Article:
February 1, 2016:
Picture Time at the Peak with a View of Anchorage (Top Left Corner)
In order to see the island, we decided to rent a scooter for each of us (50,000 Colombian Pesos = US$16 Per Day/Per Scooter). I was a little worried because I haven’t driven a scooter before. It is the main transportation vehicle in Providencia. The road is good and empty so I was ready to learn a new skill, driving a scooter. However, the rental store didn’t let me rent one, a first time scooter driver. I was actually disappointed when we ended up renting a Kawasaki Mule, sort of a cross between a golf cart and an ATV (90,000 Colombian Pesos = US$28 Per Day) instead of scooters.
Seaweed Invasion on the Beach (Southwest Beach)
Driving the golf cart thing for one hour, we visited three out of four beaches on the island and covered about a half of the island. Recently, there has been a major phenomenon with seagrass/weed in the most of the Caribbean islands. Providencia is also suffering with it. Those beautiful beaches were covered with rotten seagrass/weed and smelled like rotted eggs. With so much time left on the rental vehicle, we decided to hike El Pico, the tallest peak on the island which is about 1,800 feet high (360 meters).
When we saw the first sign on the trail, we were relieved.
Finding the trail was not obvious. John and I already circled a small town twice to find the entrance of the trail. After talking to a local, we managed to find the trail and also met another hiker, Martin from Germany. Martin has been teaching Cello in a university in Santiago, Chile. He was one of the cellists in the Berlin Philharmonic Orchestra, and had an opportunity to try out teaching in a university in Chile for six months. Since then, he has been teaching Cello in Chile in Spanish for six years. He likes his job and lifestyle a lot so he plans to continue teaching. During school breaks, he travels South and Central America and also the Caribbean. This is the beginning of his month long trip to Colombia. He brought his ‘Lonely Planet Guide Book’ and I brought a note from my ‘Moon Travel Guide Book’. These two books originally didn’t help us following the trail though. When we couldn’t continue hiking, we had to come back to the starting point and started it over again. On the second try, we looked at the map a bit more and it worked even though we briefly lost the trail again. There was a local dog that kept following us. John shooed the dog away the first time. The second time, we let him follow us. It seemed the dog knew the trail. It would have been much better off if we had followed the dog instead of the guide books!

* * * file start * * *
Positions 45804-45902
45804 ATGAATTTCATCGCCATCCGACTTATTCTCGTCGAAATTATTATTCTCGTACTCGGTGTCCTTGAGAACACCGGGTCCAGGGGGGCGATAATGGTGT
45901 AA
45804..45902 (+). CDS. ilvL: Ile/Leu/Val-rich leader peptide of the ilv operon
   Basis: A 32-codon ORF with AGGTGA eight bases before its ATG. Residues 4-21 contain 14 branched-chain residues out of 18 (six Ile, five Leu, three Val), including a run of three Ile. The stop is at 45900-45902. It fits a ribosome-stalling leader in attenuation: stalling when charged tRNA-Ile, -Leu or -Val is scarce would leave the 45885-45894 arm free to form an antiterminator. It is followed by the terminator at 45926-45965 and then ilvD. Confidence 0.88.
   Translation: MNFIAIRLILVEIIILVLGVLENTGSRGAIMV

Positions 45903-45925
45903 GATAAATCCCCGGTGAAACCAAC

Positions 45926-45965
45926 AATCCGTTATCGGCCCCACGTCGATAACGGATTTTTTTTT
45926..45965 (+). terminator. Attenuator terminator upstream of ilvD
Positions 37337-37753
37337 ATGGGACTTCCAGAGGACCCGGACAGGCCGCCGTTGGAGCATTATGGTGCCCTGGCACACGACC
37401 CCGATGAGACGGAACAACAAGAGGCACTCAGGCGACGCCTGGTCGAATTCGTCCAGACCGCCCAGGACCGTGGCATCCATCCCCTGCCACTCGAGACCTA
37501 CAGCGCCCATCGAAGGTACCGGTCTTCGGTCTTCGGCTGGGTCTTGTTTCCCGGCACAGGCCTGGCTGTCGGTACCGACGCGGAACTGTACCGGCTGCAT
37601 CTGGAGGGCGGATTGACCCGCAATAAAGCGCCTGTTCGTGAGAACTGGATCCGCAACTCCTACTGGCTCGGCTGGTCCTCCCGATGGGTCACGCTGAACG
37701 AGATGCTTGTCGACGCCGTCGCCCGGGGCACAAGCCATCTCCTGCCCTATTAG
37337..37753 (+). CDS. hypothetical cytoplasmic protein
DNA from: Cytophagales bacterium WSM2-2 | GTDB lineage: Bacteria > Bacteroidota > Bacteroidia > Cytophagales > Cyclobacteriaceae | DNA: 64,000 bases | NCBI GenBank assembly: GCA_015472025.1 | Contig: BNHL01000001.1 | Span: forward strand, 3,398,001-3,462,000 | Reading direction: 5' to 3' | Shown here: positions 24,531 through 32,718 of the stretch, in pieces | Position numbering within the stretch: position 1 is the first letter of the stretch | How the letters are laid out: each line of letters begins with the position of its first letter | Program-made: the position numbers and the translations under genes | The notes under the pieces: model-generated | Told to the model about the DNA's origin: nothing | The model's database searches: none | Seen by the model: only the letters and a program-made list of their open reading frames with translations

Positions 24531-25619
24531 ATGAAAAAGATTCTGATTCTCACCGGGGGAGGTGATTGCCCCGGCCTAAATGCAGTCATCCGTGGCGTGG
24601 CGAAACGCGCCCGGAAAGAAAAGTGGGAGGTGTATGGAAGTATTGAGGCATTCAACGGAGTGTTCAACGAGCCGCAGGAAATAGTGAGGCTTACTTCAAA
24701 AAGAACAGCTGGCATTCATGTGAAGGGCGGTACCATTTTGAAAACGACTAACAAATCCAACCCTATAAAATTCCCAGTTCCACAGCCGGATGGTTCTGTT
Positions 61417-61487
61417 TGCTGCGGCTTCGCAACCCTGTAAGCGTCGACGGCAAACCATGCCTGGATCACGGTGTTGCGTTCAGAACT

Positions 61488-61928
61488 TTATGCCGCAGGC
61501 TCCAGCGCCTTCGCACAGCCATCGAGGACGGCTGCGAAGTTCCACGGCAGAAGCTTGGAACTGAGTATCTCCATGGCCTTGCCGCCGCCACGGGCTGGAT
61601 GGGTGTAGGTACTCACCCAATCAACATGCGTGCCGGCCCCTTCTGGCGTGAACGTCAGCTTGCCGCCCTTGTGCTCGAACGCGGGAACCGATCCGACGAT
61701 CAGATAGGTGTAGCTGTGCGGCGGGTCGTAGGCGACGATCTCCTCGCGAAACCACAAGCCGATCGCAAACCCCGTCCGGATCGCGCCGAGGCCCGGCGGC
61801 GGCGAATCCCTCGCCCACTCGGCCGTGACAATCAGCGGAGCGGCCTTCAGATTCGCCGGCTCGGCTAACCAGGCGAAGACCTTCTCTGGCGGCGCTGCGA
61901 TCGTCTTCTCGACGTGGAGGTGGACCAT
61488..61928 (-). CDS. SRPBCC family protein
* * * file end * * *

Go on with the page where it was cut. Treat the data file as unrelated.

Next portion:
Dog was happy following us all the way to the peak.
Since hiking was not what we had planned today and it was supposed to be 2.5 hours of hiking (round trip) not 4 hours of getting lost and hiking, nobody brought snacks. We were hungry but we got lucky this time. We found quite a few golden ripe mangoes on the trail. Ever since we have been Providencia, John and I have been eating lots of mangoes that we picked on another trail. Martin was ecstatic about finding mangoes on the trail. Once we passed a point about half way up to the trail, we were so amazed about how pure and beautiful this island is. The trees, plants, and birds often made us stop and stare. There is a Colombian national flag on the top at the peak. Here, we peacefully looked around the whole 360 panoramic view of the island, and ate a couple of our new found mangoes!
Trail near the Peak
After hiking, we all three went to “Roland Roots bar” on Manchineel beach. This bar/restaurant has a real Jamaican flavor to it. The proprietor Roland has dreadlocks! We ordered grilled fish for lunch; however, it took more than 1.5 hours to be served. We kept asking the owner, Roland where our lunch is. ‘Coming soon…’ True island time!!! By the time, we were served, we were so hungry that it took only five or ten minutes to eat it all. Saying ‘Good-Bye’ to Martin, John and I drove around the rest of the island. Still too early to return the golf cart. Let’s drive the whole island again going the opposite way back. It only took 30 minutes driving to make a circuit of the whole island. After making two driving circumnavigations, we can say that we liked the island. The people are friendly, the scenery is great, the houses are colorful, and it is just a great place to spend some time.
Roland Roots Bar Entrance at Manchineel Bay
Almond Bay Entrance, Providencia Island in Colombia
Conch Shell Covered Bench
Obstacle on the Trail; we were uncomfortable passing by the bull so we waited…
View from the Trail
Fresh Water Source to Village